*Maintain positive and functional feedback to the students while encouraging them to have a voice. 
* Explain to the students that will have contact with outside centers of influence they are representing not only our school, but also themselves as a personal brand as well as you the instructor. Constant professionalism is key. 

* Always, have a backup plan. Relying 100% on technology or social media for an entire lesson plan or entire weeks’ worth of instruction is dangerous. Connectivity is never a guarantee so always have a plan B for what you wish to accomplish

* Plan to incorporate students that may fall within the digital divide. If you have students working with social media outside classroom hours, be sure to have alternatives for those who may not have access to devices or the Internet. No one should feel left out, and no should feel slighted due to their circumstances. Plan this accordingly. 
* Survey, Survey, Survey. Gaining feedback from your students is important. Do not wait until the end to gather feedback, you want to gauge the entire process from the students (and sometimes parents) perspective from beginning, middle, and end.  This is especially important if you're using social media for the first time.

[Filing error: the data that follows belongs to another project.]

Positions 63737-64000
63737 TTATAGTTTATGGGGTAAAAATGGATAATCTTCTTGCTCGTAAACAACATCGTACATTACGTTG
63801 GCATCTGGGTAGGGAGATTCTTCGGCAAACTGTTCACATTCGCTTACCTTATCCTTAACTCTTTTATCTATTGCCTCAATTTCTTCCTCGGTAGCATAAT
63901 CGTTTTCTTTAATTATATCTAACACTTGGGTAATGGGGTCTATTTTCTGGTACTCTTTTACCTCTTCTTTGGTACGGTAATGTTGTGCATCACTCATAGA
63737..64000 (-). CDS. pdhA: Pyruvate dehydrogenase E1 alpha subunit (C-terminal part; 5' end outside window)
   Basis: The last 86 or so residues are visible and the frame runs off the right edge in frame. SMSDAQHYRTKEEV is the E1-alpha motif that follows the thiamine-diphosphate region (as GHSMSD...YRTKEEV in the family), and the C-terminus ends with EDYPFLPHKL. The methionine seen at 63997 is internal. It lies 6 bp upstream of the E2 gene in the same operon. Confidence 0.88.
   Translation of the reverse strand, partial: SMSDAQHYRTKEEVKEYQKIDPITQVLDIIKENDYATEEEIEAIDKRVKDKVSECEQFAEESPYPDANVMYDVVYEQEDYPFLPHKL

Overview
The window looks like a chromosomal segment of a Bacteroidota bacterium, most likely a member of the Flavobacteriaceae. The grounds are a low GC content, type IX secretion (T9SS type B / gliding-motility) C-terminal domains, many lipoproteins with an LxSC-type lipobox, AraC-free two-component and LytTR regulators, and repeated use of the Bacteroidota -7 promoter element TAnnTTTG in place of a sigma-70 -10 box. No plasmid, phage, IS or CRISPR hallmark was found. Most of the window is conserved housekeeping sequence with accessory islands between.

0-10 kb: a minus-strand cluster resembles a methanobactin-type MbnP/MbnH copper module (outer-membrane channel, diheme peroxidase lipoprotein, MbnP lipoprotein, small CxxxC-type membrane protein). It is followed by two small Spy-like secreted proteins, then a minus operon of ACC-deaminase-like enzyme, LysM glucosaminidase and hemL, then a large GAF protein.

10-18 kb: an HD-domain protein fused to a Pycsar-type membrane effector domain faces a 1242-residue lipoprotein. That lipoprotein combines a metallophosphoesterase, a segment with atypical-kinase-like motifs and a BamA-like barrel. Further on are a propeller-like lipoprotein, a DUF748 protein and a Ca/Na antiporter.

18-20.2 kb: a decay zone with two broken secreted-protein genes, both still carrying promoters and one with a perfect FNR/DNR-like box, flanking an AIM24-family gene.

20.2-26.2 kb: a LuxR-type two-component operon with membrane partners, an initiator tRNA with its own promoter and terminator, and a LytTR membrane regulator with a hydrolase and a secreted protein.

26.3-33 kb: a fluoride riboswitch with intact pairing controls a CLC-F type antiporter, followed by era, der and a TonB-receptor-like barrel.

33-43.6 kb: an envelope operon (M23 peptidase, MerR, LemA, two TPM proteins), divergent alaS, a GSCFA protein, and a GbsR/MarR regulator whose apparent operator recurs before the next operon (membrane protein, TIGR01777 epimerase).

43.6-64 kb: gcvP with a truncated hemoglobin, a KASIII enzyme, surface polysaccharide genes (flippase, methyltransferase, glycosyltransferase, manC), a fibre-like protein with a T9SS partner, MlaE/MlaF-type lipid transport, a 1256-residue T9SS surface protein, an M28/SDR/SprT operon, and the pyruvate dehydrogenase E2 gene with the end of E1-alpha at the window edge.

* Don't fear the unknown. If you are unsure where to start with incorporating social media, network with those who have.  There is a best practices page on our employee portal, utilize this to interact with other instructors who have been using social media. 
* Stay current and stay informed. Students are aware of what is new and what is old as far as social media is concerned. Staying updated on which platform to use and how to use it, will bode well for when you're writing a lesson plan. Adopting an educational approach to new technology will also be impressive in the student’s eyes. 
* Share!  Social media would not be what it is today, if everyone kept to themselves. Sharing with parents, other faculty and the FULL student body will help in our best practices approach and help build our social media presence for the better. 

Contact for questions and info:
For campus support and questions contact John  Doe IT program Director, or Jane DoeRegistrar

 Technical Support:  Contact the Help Desk, which is on speed dial 3 or e-mail them

Other questions and answers can be found in our employee handbook and student handbook under Media guidelines and procedures section four.